In the univariate analysis, limb pain, hepatomegaly, weight loss, and hemorrhagic manifestations were predominantly observed in our leukemia patients compared to SoJIA patients, consistent with previous observations.7-9 We also found higher levels of anemia, leukopenia, neutropenia, thrombocytopenia, and LDH in our acute lymphoblastic leukemia patients, similar to the findings in other studies.5-7,10 Interestingly, Wallendal et al20 showed that serum LDH levels were significantly higher in cancer patients, including eight patients with leukemia.

Remarkably, we found that limb pain and thrombocytopenia differentiated leukemia from SoJIA patients. The logistic regression revealed a wide confidence interval; however, the minimum values of these confidence intervals for both of the independent variables were high enough to be considered. Importantly, the elevated R2 value of the Nagelkerke test showed that the mathematical model of this multivariate analysis was well adjusted to explain this occurrence, indicating that these two independent variables were associated with leukemia in 91% of our patients.

Of note, Jones et al11 showed that the three most important predictive factors for a pediatric leukemia diagnosis were leukopenia, thrombocytopenia, and a history of nighttime pain. In this multicenter study, the authors included the three most frequent JIA subtypes (pauciarticular, polyarticular, and systemic).

In the present study, arthritis and other extra-articular manifestations such as fever, adenomegaly, rheumatoid rash, and pericarditis were predominantly observed in SoJIA patients. Likewise, leukocytosis and thrombocytosis were frequently seen in the patients with this pediatric rheumatic disease and could distinguish them from leukemia patients. The presence of bicytopenia or pancytopenia should also exclude MAS, which is a potential life-threatening complication of SoJIA13,24,26,28 and can rarely be one of the first manifestations of this disease. None of SoJIA patients had MAS at disease onset, and none died during the evaluation.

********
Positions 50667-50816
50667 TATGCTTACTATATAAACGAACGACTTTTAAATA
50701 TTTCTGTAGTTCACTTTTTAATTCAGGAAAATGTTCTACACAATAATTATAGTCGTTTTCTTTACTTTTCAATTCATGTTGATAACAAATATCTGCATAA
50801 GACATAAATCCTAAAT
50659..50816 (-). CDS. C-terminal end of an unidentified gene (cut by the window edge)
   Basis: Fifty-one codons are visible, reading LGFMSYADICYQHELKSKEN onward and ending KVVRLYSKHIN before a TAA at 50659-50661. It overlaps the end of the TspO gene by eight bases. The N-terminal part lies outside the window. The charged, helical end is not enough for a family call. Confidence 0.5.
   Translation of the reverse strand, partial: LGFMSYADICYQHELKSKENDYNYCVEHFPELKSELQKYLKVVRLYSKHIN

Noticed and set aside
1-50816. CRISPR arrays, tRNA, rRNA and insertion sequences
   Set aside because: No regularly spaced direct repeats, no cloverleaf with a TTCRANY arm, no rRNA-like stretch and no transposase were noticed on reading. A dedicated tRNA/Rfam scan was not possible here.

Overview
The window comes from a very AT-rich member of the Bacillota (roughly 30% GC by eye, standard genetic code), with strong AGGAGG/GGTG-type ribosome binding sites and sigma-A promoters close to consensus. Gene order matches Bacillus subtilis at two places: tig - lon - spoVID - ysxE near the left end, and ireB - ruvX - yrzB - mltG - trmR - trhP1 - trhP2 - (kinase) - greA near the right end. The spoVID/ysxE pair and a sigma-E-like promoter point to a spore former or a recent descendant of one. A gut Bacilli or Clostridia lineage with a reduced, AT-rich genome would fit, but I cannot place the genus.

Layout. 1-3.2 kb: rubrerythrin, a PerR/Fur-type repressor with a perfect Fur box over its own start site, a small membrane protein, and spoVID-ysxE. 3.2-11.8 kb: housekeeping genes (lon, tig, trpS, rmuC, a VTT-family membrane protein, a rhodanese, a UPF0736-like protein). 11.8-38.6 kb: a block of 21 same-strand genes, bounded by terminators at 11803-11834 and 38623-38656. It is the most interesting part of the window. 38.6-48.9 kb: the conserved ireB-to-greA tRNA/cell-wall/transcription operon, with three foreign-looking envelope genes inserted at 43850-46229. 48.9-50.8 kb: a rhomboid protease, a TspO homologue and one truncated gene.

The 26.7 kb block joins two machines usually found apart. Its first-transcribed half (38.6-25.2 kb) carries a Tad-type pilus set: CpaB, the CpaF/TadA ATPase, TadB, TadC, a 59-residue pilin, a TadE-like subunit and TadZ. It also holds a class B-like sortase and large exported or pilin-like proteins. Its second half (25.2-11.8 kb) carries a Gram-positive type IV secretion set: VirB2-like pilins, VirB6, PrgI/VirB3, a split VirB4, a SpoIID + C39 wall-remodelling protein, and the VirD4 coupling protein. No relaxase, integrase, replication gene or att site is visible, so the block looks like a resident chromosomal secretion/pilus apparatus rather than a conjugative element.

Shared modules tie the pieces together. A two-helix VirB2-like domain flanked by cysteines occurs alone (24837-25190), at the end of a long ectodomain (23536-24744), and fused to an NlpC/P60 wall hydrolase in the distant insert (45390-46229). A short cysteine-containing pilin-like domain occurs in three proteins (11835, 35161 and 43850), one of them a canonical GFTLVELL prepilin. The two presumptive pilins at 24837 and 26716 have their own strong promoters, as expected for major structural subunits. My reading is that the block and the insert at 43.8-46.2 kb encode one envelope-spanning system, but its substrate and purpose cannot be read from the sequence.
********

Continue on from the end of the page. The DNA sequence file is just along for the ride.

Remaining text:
In conclusion, the present study emphasizes the importance of investigating leukemia in children and adolescents that present with musculoskeletal manifestations, and in particular, those with limb pain and thrombocytopenia. These symptoms may mimic SoJIA, even in the absence of blasts on the peripheral blood smear.

 

ACKNOWLEDGMENTS

This study was sponsored by Conselho Nacional de Desenvolvimento Científico - CNPQ (300248/2008-3 to CAS) and by Federico Foundation to CAS. We thank Prof. Ulysses Dória-Filho for statistical support.

 

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Received for publication on February 17, 2011
First review completed on February 28, 2011
Accepted for publication on March 21, 2011

 

 

E-mail: clovis.silva@icr.usp.br.
Tel.: 00 55 11 26618563
No potential conflict of interest was reported.